Discussion in 'Off-Topic' started by GhostWriter16, Aug 18, 2011.
Romney will collapse and Huntsmann will swoop in to eat up moderate support.
Or so I can hope.
Ya.. There is a large group of people that think no matter what happens, Romney is a for sure win. They said that about Romney the last time, and Romney has been almost deathly silent despite all the recent politics. Romney is entrenching himself in New Hampshire, but Rick Perry is a serious contender who would probably win Iowa and South Carolina if they were held today..
I could dig it if Bachmann or Perry won.
Not sure. At the moment I would have to say it is neck and neck between Bachmann, Romney, and Perry. Bachmann has the nutjobs, Romney has the 'moderate's, and Perry has the capacity to be a hybrid and siphon away a signifigant number of votes, or fail to gain enough traction on the national stage once the media start picking apart his record.
Hoestly, neck and neck. I would love a Bachmann presidency just for the sheer laughs it would create. (And UK might annex us because we demonstrated that despite some sucesses, we are still ignorant colonials who shouldn't be trusted with a country.)
What does that even mean? This has nothing to do with Obama. If the Republicans are stupid enough to nominate Perry or Bachman, then they're screwing themselves.
Some of them just are stupid enough, as you say it.
Many southern, religious republicans will never vote for Romney. I'd say that their hatred towards Mormonism is so great that they would rather check Perry/Bachmann's name than vote for Romney.
History repeats itself. It's too early to call, but I have a feeling that either:
-If Perry wins (which I believe is likely) Obama will win independents and center/right voters who dislike the radical agenda.
-If Romney wins (which can happen, but I think it is less likely) a large number of Tea Party members will abstain or vote for some other person.
People who neglect history are doomed to repeat it.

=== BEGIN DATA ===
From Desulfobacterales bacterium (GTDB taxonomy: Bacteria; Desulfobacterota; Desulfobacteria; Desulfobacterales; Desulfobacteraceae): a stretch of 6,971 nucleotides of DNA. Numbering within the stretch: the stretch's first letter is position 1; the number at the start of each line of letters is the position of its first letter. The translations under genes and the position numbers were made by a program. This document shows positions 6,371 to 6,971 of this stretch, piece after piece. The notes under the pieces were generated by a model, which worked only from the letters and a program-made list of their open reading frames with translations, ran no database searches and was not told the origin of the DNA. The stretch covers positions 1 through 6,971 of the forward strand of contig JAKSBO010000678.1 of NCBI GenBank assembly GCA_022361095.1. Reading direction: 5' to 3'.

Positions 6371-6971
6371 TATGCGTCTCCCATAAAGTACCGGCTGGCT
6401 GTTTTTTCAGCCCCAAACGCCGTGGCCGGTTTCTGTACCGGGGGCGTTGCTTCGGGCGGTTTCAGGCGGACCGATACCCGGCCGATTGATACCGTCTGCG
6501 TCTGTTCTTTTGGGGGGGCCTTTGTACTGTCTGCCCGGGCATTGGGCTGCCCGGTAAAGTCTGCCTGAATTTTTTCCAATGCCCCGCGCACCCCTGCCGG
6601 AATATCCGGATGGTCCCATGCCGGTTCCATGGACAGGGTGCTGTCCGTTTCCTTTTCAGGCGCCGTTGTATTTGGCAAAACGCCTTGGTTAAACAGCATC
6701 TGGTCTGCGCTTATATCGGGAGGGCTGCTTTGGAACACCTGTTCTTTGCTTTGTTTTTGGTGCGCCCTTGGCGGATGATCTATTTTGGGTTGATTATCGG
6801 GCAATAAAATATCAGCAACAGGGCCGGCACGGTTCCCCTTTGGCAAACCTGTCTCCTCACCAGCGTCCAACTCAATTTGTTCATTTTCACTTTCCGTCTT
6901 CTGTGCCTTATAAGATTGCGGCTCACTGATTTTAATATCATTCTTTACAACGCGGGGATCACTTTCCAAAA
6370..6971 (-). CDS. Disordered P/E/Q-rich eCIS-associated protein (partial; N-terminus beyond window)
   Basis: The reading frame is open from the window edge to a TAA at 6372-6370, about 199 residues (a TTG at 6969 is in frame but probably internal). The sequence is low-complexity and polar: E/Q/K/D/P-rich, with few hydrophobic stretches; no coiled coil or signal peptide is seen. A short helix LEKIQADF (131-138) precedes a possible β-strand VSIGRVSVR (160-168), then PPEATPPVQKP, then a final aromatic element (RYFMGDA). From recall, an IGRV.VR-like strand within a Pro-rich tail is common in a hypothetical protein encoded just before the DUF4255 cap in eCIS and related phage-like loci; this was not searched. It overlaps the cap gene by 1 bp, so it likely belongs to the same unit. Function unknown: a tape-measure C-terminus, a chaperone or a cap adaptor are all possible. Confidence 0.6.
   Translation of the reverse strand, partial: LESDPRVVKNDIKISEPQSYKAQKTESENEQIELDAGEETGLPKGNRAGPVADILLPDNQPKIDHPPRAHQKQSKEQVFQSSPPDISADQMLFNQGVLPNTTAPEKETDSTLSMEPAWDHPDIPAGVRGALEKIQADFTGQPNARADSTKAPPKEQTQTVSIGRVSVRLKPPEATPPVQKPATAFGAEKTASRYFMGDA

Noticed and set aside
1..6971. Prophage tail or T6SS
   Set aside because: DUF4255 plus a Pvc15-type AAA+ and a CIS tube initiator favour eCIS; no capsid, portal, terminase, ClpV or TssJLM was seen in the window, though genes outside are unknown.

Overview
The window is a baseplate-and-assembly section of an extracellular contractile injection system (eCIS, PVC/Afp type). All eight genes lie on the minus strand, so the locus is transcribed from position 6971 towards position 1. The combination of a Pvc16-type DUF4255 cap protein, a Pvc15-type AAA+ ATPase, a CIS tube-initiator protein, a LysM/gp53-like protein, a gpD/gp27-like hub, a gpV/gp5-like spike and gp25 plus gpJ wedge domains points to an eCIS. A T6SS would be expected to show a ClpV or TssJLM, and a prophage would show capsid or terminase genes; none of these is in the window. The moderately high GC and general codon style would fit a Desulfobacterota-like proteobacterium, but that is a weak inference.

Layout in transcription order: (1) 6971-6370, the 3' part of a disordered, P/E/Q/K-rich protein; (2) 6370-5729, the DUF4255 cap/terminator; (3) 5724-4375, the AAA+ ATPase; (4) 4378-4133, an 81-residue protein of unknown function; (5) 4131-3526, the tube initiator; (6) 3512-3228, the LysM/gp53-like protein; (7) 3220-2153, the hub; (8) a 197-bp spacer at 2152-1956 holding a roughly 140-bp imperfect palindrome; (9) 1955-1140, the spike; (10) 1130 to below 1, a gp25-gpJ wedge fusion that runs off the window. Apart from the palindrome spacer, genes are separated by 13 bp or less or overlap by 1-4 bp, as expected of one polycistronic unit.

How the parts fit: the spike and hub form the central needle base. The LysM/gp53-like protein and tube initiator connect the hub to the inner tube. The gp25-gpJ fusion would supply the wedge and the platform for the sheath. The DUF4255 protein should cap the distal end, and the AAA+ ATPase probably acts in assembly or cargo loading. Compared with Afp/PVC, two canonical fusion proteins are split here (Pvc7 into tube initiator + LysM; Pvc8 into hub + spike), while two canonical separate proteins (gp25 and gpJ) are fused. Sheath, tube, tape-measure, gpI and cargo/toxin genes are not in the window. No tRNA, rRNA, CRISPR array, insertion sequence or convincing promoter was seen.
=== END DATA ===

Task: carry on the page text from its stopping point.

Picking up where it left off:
If Perry wins, I could see Obama really struggling. His base is nowhere as enthusiastic as it was in '08 and Perry does have a substantial track record behind him and he has the ability to say "I make jobs" on a level suitable enough to pundits to yell at each other in 30 second soundbites.
Rick Perry and Mitt Romney are the only two serious contenders. Personally, I'd lay odds on Perry.
Downtown has been pretty convincing that the Mormon angle isn't having the negative effect it could once be expected to have.
I like Ron Paul a lot but he's probably not going to win.
And thus he will.
If this was '06-07, Obama didn't look like he had a chance, and look where we're at.
Ron Paul is a perrenial candidate. The reason he is getting traction this time around outside of his devoted fan base, is that a bunch of people are fed up with the current economic policies (which is justified) and haven't don't understand economics well enough to know why Paul's ideas are so terrible to the economy and America.
Moving outside the economic areas, all Obama/any candidate has to do to sink Paul is to bring up the Civil Rights Act group of laws. On the national stage Paul will go down faster then a submarine equipped with screen doors instead of pressure hatches. Dredging up some tired old dixiecrat talking point works on the state level, not at the national stage were the focus of the nation, and the world, is on you!
Obama never staked out a foreign policy that was completely at odds with his own party's. Obama had actually won statewide office. Obama hadn't run for the nomination before and lost by an embarrassing margin. Basically, Obama did the kind of things plausible nominees do, and didn't do the kind of things candidates like Ron Paul do.
We've seen this show before, back in '08. Ron Paul is great at attracting a small core of incredibly dedicated supporters. Unfortunately for Paul, you win primaries by rounding up tons of supporters, not a small group of super-fans.
By the first paragraph, one could also assume that Romney is in the same situation as Paul's: a perennial candidate that never seems to clinch the election. Also, by your logic, novel candidates receive an edge over recurring candidates.
But, there is no doubt that Paul will put a dent in the primaries. In 2008, Paul won less than 5% of the votes from all Republican primaries. I'm assured that he will get more than that, a lot more.
Except Romney has only run once before. And the Republicans have often nominated someone who was a runner up in the previous nomination.
You're ignoring the key modifier. Ron Paul didn't just run and lose in '08, he run and lost by an embarrassing margin. Romney was a front runner in the crowded '08 field, and McCain became a national figure when he did surprisingly well against Bush in 2000.
Romney lost in 2008, but he won in something like a dozen primaries and caucuses. Ron Paul? Placed a weak second in handful of small caucus states
Why is Donald Trump, Gary Johnson, and Tim Pawlenty listed but not Newt Gingrich?
Newt is the radioactive monkeys option.
Actually my friend(whose a canadian citizen living in Hong Kong) tells me that a lot of foreigners think highly of Bachmann and support her, which I find odd.
Because Bachmann as president would be a four-year long gag reel?
Separate names with a comma.